-- Bags of insulation should be marked with "R" values and figures indicating the area the contents will cover to achieve the desired "R" value. Although these figures may differ for different manufacturers, the coverage figure will give you an idea of how many bags a contractor will need.

-- After selecting a contractor, have a specific contract drawn up for the job; sign it only when you are fully satisfied that it details everything you want done. You might also have any completed work examined by a municipal building inspector whose certification of satisfactory work will release your final payment.

-- Any warranty for the insulation should be in writing and part of the contract. Seek a warranty giving enough time after installation to judge whether the insulation has, in fact, reduced your home energy costs.

CPSC advises those wishing to do their own insulation work to take the following safety precautions:

-- Wear protective clothing, preferably long sleeves, long trousers, gloves, a hard hat to protect your head, and a disposable respirator marked for "dust" to avoid breathing small fibers.

-- Avoid direct contact with insulation dust since flame-retardant chemicals my be absorbed through the skin.

-- Don't place insulation near electrical light fixtures, a furnace, or similar heat-producing device. Extreme heat, even without a flame, can ignite some insulation.

-- Don't place insulation over attic vents.

-- Be sure that there is good ventilation when installing insulation to help remove water vapors.

-- To avoid locking in moisture and causing wall or ceiling rot, install insulation with any vapor barrier placed toward the living space.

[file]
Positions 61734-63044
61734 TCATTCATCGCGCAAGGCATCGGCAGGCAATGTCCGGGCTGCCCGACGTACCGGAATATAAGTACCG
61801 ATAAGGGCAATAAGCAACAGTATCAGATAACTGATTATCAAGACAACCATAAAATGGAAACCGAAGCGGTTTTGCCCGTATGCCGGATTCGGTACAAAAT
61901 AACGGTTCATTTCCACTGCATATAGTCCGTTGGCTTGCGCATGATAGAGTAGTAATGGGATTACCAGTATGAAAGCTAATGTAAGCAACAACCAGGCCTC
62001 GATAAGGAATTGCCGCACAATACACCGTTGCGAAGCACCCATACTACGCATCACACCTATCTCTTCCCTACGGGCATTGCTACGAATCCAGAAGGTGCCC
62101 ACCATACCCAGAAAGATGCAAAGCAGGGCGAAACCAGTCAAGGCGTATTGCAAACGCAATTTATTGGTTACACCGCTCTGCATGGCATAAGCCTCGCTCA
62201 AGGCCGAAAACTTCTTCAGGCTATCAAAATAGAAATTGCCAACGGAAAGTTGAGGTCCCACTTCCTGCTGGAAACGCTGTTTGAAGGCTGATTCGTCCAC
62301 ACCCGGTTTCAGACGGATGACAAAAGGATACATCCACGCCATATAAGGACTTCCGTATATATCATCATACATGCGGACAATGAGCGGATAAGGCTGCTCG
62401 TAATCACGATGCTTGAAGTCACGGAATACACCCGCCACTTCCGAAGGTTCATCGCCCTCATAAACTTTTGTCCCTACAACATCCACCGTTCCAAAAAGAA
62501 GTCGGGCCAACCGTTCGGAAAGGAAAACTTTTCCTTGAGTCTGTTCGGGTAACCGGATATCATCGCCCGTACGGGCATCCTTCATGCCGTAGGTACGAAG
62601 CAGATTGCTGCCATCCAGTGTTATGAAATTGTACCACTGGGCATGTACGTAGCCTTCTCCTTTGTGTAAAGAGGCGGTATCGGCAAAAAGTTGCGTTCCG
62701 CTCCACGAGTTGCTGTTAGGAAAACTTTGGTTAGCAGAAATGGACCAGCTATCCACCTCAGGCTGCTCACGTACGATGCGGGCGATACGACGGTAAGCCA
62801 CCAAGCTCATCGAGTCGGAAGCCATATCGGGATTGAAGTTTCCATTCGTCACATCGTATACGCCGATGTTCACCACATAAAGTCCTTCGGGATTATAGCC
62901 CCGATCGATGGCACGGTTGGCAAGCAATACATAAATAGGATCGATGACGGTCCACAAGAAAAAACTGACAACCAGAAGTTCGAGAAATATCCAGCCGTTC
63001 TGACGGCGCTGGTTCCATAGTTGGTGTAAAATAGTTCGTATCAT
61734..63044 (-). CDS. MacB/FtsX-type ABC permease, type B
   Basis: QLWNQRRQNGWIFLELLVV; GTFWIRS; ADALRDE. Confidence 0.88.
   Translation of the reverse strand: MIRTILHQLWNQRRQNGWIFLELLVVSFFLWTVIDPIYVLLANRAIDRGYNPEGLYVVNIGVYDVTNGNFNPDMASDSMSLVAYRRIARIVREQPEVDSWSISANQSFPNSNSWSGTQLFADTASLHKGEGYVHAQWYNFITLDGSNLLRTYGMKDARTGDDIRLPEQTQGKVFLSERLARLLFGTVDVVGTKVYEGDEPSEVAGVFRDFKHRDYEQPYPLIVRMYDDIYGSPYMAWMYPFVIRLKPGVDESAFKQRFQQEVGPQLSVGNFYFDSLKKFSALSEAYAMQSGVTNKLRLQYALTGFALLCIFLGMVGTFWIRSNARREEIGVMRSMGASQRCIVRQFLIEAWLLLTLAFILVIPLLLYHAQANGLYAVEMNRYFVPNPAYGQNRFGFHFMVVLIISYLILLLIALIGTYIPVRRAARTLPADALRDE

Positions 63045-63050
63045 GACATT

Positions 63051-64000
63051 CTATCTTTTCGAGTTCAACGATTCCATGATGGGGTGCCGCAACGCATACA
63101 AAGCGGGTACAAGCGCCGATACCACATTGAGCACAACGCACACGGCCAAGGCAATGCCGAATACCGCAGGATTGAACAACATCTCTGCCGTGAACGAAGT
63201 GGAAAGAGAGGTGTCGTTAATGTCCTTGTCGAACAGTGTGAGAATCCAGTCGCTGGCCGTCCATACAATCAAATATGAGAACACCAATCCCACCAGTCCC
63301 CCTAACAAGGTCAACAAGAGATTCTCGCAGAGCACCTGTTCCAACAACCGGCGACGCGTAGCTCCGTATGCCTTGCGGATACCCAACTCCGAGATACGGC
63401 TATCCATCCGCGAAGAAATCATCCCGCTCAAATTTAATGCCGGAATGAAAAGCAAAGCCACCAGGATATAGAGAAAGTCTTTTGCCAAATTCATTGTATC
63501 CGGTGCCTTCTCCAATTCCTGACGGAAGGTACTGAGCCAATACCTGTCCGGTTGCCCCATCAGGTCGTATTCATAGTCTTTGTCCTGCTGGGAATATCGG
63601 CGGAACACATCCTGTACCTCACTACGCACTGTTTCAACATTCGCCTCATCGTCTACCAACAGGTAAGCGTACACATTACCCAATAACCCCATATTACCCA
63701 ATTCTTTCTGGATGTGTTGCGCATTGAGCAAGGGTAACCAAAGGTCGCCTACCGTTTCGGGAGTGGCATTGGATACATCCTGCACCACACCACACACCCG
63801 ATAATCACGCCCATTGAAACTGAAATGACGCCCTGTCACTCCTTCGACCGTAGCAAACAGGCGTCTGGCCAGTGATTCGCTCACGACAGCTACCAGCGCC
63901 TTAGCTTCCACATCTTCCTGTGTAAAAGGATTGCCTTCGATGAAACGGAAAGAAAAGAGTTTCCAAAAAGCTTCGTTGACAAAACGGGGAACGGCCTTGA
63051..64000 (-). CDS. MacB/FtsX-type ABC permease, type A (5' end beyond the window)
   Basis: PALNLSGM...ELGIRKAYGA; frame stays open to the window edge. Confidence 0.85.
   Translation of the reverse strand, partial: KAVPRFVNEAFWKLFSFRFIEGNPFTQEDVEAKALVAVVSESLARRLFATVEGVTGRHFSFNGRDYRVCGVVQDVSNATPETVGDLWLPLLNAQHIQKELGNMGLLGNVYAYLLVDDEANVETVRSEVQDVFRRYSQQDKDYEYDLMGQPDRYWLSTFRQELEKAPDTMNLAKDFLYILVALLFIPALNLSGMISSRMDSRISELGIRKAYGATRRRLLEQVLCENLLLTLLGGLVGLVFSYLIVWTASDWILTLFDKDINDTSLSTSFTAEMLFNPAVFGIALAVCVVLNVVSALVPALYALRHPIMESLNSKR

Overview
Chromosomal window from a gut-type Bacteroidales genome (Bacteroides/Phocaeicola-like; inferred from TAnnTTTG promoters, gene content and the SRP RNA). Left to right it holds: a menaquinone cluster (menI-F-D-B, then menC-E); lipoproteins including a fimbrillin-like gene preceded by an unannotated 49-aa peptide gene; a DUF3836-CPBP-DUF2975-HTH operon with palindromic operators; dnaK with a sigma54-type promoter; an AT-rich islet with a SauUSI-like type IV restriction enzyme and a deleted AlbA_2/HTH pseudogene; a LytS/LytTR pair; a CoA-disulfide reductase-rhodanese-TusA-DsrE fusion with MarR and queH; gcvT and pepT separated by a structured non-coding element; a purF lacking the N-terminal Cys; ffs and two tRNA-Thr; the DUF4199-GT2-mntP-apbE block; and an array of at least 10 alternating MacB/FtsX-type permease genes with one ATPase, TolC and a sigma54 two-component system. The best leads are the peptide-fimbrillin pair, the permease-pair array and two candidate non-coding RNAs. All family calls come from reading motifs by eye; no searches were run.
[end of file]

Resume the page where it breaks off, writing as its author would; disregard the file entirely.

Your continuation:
-- If adding new insulation over old, either purchase a product that has no vapor barrier, or slash the barrier at frequent intervals to allow moisture to escape.

-- Remember, insulation is not intended as a fire wall. Added flame-retardants are intended to retard the burning of the product itself, not of an entire dwelling.

If you suspect deception or fraud or are having a problem with nonfulfillment of a contract or failure by the seller to honor a warranty, contact the Federal Trade Commission regional office nearest you. They are listed in the phone book under "U.S. Government, Federal Trade Commission."

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The U.S. Consumer Product Safety Commission (CPSC) is charged with protecting the public from unreasonable risks of injury or death associated with the use of thousands of types of consumer products. Deaths, injuries, and property damage from consumer product incidents cost the nation more than $1 trillion annually. CPSC’s work to ensure the safety of consumer products has contributed to a decline in the rate of deaths and injuries associated with consumer products over the past 40 years.

Federal law bars any person from selling products subject to a publicly-announced voluntary recall by a manufacturer or a mandatory recall ordered by the Commission.